CWU News

CWU Uses Research, Targeted Support to Improve Student Success

Central Washington University is doing better than ever ensuring students stay in school and progress toward a degree. CWU has increased the percent of students who continue from their freshman to sophomore years—the “retention rate”—by 5 percent in just two years. Now at 78.4 percent,

CWU’s rate surpasses the ACT national average of all four-year colleges, which is 74.4 percent.

Sarah Swager, CWU dean of Student Success, attributes the rise on research into student demographic and academic behavior, which is enhancing university advisors’ interactions.

“Knowing our students better is an important factor,” Swager said, noting the findings of an eight-year, longitudinal study on student retention. “Over the past year in particular, we’ve worked hard to improve our understanding of our students—and why they decided to stay here—and to find ways for the entire university to serve them even better. This retention increase is a testament to the good work that our faculty, staff, and students are doing every single day.”

This increased understanding has helped CWU hone the way it supports students academically, financially, and socially, which is especially critical during a student’s freshman year. That’s when they want to make friends, develop classroom proficiency, and find a level of comfort at their institution.

“It’s intertwined with student needs to be engaged and find value in what they’re doing, and have a social environment in which to thrive, and a financial one where they can focus on achieving their academic goals,” Swager pointed out.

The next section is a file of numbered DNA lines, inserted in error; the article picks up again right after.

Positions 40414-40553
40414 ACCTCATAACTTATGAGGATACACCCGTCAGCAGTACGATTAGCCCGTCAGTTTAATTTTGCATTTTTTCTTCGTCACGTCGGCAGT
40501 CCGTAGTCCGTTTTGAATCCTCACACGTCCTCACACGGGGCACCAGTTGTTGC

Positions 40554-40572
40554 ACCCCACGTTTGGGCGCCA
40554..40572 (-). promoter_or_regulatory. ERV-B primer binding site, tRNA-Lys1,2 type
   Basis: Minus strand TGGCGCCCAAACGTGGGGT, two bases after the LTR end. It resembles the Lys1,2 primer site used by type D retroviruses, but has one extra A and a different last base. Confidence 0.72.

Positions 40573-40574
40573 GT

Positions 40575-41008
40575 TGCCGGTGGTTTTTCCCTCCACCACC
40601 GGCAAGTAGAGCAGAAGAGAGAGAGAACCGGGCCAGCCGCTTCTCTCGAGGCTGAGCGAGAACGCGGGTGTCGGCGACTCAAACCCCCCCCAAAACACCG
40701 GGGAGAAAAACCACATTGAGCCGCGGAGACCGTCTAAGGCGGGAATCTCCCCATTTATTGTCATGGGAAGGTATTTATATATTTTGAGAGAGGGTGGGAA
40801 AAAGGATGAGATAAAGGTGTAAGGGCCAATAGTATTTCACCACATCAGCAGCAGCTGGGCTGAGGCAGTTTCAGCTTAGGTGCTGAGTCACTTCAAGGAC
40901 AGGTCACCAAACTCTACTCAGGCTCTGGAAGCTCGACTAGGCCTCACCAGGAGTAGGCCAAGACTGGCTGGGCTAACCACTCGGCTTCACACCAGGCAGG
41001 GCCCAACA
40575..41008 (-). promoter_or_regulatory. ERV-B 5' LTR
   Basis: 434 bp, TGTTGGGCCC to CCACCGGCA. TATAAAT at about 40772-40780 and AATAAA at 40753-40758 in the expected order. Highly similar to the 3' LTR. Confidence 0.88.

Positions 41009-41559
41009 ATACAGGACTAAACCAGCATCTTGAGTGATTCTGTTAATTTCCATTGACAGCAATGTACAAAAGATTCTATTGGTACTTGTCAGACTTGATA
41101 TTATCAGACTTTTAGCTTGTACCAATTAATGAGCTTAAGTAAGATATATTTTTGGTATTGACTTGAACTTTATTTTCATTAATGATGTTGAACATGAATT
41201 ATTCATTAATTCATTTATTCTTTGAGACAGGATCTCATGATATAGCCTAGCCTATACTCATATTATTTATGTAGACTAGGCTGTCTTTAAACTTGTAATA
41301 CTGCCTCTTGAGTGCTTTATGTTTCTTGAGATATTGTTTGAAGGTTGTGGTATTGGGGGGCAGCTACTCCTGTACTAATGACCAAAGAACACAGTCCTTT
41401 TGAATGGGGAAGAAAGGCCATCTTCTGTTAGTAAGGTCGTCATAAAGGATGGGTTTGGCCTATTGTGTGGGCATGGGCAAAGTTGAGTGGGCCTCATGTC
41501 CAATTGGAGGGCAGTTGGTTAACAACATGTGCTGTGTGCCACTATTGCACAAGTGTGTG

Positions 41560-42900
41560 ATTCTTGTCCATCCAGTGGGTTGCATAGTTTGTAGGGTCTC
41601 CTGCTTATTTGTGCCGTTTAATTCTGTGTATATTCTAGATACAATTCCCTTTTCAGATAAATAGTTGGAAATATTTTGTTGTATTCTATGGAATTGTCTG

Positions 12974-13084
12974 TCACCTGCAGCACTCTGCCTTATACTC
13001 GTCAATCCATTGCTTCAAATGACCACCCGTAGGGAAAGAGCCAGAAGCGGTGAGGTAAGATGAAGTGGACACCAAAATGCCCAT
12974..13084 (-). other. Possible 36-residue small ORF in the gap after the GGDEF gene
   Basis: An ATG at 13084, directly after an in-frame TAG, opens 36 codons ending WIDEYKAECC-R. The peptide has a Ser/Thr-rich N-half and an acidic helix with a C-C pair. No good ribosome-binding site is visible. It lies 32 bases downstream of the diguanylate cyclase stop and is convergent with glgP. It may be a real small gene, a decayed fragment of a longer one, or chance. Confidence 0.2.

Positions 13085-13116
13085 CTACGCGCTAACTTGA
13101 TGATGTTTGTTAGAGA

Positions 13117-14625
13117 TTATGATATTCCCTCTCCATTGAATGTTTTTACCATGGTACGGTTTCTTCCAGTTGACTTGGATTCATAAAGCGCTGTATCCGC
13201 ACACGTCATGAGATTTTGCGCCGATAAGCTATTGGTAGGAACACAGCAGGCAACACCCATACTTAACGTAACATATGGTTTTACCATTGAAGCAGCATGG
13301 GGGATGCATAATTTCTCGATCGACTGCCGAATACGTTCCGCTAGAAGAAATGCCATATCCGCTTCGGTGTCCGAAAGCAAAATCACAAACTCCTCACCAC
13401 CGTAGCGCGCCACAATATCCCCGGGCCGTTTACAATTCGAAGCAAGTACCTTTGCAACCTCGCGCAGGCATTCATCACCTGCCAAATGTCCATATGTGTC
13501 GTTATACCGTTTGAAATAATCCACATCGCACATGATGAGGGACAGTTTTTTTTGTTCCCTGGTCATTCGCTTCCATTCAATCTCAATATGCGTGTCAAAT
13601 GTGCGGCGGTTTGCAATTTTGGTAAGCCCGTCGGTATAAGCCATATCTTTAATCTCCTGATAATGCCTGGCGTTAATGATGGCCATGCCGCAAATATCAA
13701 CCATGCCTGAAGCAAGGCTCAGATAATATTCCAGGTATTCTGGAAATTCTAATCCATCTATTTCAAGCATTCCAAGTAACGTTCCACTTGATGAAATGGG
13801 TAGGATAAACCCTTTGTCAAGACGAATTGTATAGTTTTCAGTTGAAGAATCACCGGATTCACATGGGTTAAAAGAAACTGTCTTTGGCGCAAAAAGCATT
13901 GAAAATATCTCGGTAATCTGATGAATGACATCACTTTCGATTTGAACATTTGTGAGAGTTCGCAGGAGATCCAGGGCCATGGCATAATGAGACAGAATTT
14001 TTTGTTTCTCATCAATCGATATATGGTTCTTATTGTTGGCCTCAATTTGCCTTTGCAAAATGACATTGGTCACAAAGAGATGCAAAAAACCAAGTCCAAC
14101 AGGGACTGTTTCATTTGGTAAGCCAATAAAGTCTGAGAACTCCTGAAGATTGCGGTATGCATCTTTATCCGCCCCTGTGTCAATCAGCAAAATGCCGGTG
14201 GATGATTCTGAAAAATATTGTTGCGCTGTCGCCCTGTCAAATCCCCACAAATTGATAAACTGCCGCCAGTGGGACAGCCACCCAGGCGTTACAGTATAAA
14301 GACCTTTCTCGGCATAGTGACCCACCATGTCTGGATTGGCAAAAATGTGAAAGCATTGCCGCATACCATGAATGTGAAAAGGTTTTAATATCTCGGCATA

In addition, some students have additional worries, such as being a parent—or single parent—or dealing with health or academic challenges. They’re issues the university must also help address.

“We now know that we need to personalize our interactions with our students in order to develop strategies to help individuals and student groups overcome particular, or similar, obstacles,” Swager acknowledged.

CWU’s retention figure is higher than similar schools nationwide—universities that are also committed to teaching quality and student success.

To help students pay for college, CWU offers more than $40 million in need-based and merit-based grants. The university is also makes it a priority to ensure that financial resources are available when students most need them.

In terms of academics, CWU has increased its academic advising staff to improve student success. Encouraging students to declare a major and become connected to their peers and faculty within a specific academic discipline also have helped keep students on track to graduate.

Swager said increased retention also requires “big picture” planning for maintaining campus facilities, enhancing residence halls, and upgrading campus technology and infrastructure. It even includes the overall upkeep of campus grounds and even the quality and variety of food offered in campus dining facilities.

“We want to make sure that what they receive meets—and exceeds—their expectations,” Swager stated. “As we develop new programs and services, they must be focused on assuring students come to feel as if Central is their home.”

Media contact: Robert Lowery, director of Radio Services and Integrated Communications, 509-963-1487, 

October 29, 2015